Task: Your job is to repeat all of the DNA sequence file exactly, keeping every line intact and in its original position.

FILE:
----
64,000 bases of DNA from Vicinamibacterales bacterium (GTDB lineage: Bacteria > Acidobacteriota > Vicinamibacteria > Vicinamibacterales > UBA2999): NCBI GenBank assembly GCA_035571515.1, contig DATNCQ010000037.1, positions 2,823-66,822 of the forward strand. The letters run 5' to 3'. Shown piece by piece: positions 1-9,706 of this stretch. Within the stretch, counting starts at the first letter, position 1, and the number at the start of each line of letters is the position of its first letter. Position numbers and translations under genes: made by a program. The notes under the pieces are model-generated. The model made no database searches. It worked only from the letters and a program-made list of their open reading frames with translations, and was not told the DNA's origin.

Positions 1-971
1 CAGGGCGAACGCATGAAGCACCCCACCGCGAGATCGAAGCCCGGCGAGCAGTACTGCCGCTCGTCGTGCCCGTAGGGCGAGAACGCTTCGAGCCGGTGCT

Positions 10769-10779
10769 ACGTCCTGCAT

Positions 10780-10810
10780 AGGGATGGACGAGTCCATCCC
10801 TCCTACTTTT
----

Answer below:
64,000 bases of DNA from Vicinamibacterales bacterium (GTDB lineage: Bacteria > Acidobacteriota > Vicinamibacteria > Vicinamibacterales > UBA2999): NCBI GenBank assembly GCA_035571515.1, contig DATNCQ010000037.1, positions 2,823-66,822 of the forward strand. The letters run 5' to 3'. Shown piece by piece: positions 1-9,706 of this stretch. Within the stretch, counting starts at the first letter, position 1, and the number at the start of each line of letters is the position of its first letter. Position numbers and translations under genes: made by a program. The notes under the pieces are model-generated. The model made no database searches. It worked only from the letters and a program-made list of their open reading frames with translations, and was not told the DNA's origin.

Positions 1-971
1 CAGGGCGAACGCATGAAGCACCCCACCGCGAGATCGAAGCCCGGCGAGCAGTACTGCCGCTCGTCGTGCCCGTAGGGCGAGAACGCTTCGAGCCGGTGCT

Positions 10769-10779
10769 ACGTCCTGCAT

Positions 10780-10810
10780 AGGGATGGACGAGTCCATCCC
10801 TCCTACTTTT